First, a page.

How severe is my gyno? More importantly, I cannot seem to rid myself of flanks and lower belly fat. Any suggestion? (photo)

Lipo? More weight loss? Build more muscle? How do I fix these problems you see in my pictures??? Thank you so much.

Doctor Answers 3

Consulting with a Board Certified Surgeon May Better Determine

According to official statistics, 36% of adult young men and 57% of older #adult men in the United States have this medical condition in one of the four grades.
About 200,000 to 3 million cases of #gynecomastia are being reported every single year. So if you have #breast #enlargement and you feel you're an exception, please understand that 1 in 3 young adult #men and 1 in 2 older adult men are just like you and have breast enlargement.
There are three types of surgical treatment options available that treat gynecomastia. Your board-certified plastic surgeon will recommend the type best suited for you. The most important decision to be made before performing any surgical procedure is determining whether you are an ideal candidate. Weight, and more specifically body mass index (BMI), need to be considered when deciding.
Consulting with a board-certified plastic surgeon is highly suggested in order to determine if you are a surgery candidate and what treatments are best for you.


Orange County Plastic Surgeon
5.0 out of 5 stars 96 reviews

Gynecomastia GA

The only thing that maters is the following:
How should I choose a surgeon?
Selecting a surgeon is as important a choice as the decision to undergo surgery. Choose carefully. The decision is yours. What follows is some advice to assist in making your selection.
1. Experience matters. Choosing a surgeon who has performed over one thousand gynecomastia cases increases the likelihood that they have seen a case similar to yours in the past. Selecting a surgeon whose practice is focused on gynecomastia exclusively is also an indicator of experience.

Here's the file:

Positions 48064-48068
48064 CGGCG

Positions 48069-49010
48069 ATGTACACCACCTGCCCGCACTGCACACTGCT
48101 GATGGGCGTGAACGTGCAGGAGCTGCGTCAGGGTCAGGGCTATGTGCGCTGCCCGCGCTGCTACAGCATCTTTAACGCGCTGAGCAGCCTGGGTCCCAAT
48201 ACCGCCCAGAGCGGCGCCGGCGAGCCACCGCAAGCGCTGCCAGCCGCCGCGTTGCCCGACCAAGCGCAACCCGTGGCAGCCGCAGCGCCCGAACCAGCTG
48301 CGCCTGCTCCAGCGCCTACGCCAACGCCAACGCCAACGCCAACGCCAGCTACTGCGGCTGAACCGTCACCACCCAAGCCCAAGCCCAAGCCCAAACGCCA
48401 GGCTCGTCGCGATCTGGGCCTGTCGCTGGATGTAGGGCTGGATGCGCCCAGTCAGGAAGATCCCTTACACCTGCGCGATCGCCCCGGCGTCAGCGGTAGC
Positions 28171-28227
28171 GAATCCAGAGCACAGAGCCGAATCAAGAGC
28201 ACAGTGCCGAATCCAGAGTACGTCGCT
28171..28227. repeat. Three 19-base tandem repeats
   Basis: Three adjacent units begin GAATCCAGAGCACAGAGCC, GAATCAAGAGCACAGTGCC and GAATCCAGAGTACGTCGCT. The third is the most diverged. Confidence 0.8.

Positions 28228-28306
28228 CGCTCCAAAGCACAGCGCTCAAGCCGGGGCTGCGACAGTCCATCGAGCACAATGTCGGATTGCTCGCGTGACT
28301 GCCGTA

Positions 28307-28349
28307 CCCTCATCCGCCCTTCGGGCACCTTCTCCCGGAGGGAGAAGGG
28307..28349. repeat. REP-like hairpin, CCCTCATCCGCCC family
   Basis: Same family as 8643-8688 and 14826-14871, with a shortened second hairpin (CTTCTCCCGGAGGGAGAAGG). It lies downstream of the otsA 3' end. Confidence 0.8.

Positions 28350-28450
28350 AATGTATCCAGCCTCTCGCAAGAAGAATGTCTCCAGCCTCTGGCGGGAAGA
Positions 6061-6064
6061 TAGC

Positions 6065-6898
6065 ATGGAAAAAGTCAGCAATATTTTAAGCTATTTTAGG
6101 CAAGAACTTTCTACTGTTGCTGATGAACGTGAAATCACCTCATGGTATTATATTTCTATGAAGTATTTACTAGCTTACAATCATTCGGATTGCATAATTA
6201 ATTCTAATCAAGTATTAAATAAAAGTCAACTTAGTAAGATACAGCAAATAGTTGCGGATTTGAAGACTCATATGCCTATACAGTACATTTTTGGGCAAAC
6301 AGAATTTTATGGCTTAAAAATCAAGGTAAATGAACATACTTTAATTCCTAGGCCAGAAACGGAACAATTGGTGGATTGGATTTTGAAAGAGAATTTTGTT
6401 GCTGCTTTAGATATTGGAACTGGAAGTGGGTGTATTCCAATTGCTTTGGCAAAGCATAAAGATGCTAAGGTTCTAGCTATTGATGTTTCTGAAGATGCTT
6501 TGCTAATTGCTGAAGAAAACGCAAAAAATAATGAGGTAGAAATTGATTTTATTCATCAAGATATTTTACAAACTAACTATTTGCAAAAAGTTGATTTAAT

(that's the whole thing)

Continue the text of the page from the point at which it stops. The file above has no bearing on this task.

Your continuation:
2. Results matter. The more before-and-after pictures a surgeon displays, the better. Pay attention not just to the number of pictures, but whether the surgeon is confident enough to show multiple angles of the same patient.
3. Reviews matter. Have patients reviewed your surgeon? Did those patients undergo the surgery you are considering?
4. Expertise matters. Is your surgeon recognized by the profession as an authority in the field? Are they certified by the American Board of Plastic Surgery? Have they authored books or medical journal articles regarding your surgery?
We hope these guidelines are of assistance when you are selecting your surgeon. When undergoing surgery, it is very important to be realistic about your expectations. Past results are not a guarantee of future results. Also, revision surgery tends to be significantly more difficult than initial surgery.

Mordcai Blau, MD
New York Plastic Surgeon
4.6 out of 5 stars 54 reviews

How severe is my gynecomastia and how do I rid myself of fat?

First, congratulations on your body transformation.  You are clearly working very hard toward your goals and have made tremendous progress since January.  Your gynecomastia seems very mild, though a physical exam in person would be more relevant than pictures.  Regarding your abdomen, you clearly have been able to attain a six pack, which means that your body fat composition is very low (likely well under 10%).  The excess skin that you pinch is exactly that, excess skin.  No amount of diet or exercise is going to tighten loose skin.  That being said, if you were to come to see me, I would very much discourage a tummy tuck, which is really the only guaranteed way to remove the excess skin.  Everyone has loose skin, which is why nearly anyone could have a tummy tuck.  However, that doesn't mean everyone should--scars are not always a good trade-off and for you, I would not recommend it.  Again congratulations and best of luck!

Jeffrey A. Sweat, MD
Sacramento Plastic Surgeon
4.9 out of 5 stars 37 reviews

These answers are for educational purposes and should not be relied upon as a substitute for medical advice you may receive from your physician. If you have a medical emergency, please call 911. These answers do not constitute or initiate a patient/doctor relationship.